Nova Scotia Archives

Au cœur de l'Acadie

Archives concernant la Déportation et le Grand dérangement, 1714-1768


      When Beau Soliel's son arrives, if he brings you no intelligence which you can trust to, of what the French design to do or are doing upon the St. John River, I would have you fall upon some method of procuring the best intelligence by means of some inhabitant you dare venture to put confidence In, whom you may send thither for that purpose.  
      As to the provisions that were found in the stores at Beausejour. The 832 Barrels of Flour must be applied to victual the whole of the French inhabits. on their passage to their place of destination, and if any remain, after a proper proportion is put on board of each Transport, it will be sent to Lunenburg for the settlers there.  
      It is agreed that the inhahitants shall have put on board with them, one pound of Flour & half a pound of Bread pr. day for each person, and a pound of beef pr. week to each, the Bread and Beef will be sent to you by the Transports from Halifax, the Flour you have already in store.  
      I would have you give orders to the Detachment you send to Tatmagouche; to demolish all the Houses &c. they find there, together with all the Shallops, Boats, Canoes or Vessels of any kind which may be lying ready for carrying off the inhabitants & their Cattle, & by this means the pernicious intercourse and intelligence between St. Johns Island & Louisbourg and the inhabitants of the interior part of the Country, will in a great measure be prevented.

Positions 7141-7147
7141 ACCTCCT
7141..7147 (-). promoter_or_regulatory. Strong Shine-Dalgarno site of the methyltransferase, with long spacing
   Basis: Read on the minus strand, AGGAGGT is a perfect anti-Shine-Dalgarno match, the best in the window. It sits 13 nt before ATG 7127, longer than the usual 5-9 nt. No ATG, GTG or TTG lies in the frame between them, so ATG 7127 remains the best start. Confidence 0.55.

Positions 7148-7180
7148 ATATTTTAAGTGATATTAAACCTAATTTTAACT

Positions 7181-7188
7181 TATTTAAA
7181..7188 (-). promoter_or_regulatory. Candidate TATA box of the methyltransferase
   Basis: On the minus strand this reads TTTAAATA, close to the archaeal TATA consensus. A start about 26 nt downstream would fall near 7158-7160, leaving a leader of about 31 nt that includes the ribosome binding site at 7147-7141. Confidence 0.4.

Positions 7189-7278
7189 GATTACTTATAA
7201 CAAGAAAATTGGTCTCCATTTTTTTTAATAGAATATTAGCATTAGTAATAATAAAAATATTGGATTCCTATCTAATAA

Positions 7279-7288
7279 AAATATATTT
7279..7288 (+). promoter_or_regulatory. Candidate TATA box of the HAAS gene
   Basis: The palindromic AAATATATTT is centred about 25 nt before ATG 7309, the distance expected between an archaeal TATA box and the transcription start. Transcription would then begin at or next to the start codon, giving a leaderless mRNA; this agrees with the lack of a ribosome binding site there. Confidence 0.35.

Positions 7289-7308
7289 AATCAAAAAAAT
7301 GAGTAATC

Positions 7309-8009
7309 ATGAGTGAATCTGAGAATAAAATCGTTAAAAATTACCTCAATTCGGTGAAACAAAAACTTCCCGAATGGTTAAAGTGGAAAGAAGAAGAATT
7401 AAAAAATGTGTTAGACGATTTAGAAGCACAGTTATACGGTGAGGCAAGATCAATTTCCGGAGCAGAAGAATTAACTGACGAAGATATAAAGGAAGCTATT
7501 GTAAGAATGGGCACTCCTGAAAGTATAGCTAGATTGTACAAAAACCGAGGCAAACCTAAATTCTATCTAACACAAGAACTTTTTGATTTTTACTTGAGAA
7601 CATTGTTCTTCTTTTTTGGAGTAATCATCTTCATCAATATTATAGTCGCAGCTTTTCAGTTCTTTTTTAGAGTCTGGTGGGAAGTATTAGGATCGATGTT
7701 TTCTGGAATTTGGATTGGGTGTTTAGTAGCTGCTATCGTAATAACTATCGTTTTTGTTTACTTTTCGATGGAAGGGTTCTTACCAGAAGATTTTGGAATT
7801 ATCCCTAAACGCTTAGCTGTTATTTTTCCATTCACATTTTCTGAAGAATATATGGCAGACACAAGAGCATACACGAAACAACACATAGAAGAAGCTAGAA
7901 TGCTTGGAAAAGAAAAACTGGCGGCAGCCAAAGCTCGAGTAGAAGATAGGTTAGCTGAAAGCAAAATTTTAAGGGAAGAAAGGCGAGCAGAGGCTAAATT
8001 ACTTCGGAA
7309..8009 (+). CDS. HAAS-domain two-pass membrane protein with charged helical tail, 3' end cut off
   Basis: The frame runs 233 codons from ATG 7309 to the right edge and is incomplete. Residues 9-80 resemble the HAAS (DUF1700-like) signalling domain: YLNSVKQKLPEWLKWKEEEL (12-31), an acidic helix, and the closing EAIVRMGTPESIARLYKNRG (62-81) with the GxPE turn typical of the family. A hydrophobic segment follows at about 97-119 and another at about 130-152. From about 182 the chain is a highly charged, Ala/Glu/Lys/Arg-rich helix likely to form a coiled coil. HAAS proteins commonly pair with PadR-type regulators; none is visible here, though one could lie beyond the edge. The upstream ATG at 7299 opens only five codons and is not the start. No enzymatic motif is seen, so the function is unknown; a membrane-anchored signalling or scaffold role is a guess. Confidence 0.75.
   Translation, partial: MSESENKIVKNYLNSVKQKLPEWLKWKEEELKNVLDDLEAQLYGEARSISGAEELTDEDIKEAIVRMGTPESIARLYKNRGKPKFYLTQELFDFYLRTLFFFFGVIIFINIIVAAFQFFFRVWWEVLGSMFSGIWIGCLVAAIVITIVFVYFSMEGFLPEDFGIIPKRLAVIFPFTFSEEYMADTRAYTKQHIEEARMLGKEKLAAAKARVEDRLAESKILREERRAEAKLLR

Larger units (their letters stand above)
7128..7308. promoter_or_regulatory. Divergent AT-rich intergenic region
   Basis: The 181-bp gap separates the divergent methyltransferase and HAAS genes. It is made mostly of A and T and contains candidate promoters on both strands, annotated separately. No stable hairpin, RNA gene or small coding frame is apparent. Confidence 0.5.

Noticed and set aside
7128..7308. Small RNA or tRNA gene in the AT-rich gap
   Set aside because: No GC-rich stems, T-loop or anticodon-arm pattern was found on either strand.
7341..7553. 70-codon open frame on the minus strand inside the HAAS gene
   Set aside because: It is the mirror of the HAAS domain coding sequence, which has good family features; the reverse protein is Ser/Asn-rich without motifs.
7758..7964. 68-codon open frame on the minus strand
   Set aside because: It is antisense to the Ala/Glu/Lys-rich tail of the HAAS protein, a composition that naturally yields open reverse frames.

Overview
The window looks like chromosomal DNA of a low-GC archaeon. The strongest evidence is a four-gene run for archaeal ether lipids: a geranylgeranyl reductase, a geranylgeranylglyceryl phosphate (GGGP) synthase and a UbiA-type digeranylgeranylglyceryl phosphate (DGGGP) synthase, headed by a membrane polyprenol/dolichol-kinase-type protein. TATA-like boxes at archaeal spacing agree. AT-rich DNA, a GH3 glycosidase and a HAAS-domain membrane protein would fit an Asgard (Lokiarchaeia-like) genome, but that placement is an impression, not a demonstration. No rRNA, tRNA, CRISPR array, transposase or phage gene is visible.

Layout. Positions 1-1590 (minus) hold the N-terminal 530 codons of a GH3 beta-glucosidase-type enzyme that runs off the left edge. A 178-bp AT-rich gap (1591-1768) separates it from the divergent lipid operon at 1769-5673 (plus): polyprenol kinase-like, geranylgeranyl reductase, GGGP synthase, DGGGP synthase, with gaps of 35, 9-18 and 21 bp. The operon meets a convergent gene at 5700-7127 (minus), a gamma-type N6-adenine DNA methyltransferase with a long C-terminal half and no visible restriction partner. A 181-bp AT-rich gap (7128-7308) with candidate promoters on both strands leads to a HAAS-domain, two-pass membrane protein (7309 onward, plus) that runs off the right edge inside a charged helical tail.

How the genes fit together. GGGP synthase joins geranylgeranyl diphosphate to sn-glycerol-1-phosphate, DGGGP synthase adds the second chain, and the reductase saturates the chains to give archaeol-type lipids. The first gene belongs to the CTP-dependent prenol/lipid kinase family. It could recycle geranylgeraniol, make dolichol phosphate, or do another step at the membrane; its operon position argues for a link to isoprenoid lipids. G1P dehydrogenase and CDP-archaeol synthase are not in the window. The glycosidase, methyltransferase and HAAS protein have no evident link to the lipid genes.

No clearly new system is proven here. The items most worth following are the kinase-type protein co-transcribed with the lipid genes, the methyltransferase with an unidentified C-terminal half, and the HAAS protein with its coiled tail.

Indorsed — Scroll to Col. Monckton, 31 July, 1755, forwarded by Cap. Coxton's party, August 2.


Extracts from a Letter of Govr. Lawrence to Col.Monckton.

HALIFAX, 8 Augt. 1755.      
      Last night a vessel arrived from New York, by which we have it confirmed that General Braddock was attacked by the French on the 9th of July, about 9 miles from Fort Duquesne, that his army was defeated, and that the General died of the wounds he received in the engagement, four days afterwards.  
      As it is hard to say what may be the consequence of this most unhappy affair, you cannot be too much upon your guard against any unforseen accident or surprise, and use your utmost endeavours to prevent, as much as possible, this bad news reaching the ears of the French inhabitants.  
      The Transports for taking off the Inhabitants will be with you soon, as they are almost ready to sail from hence, and by  

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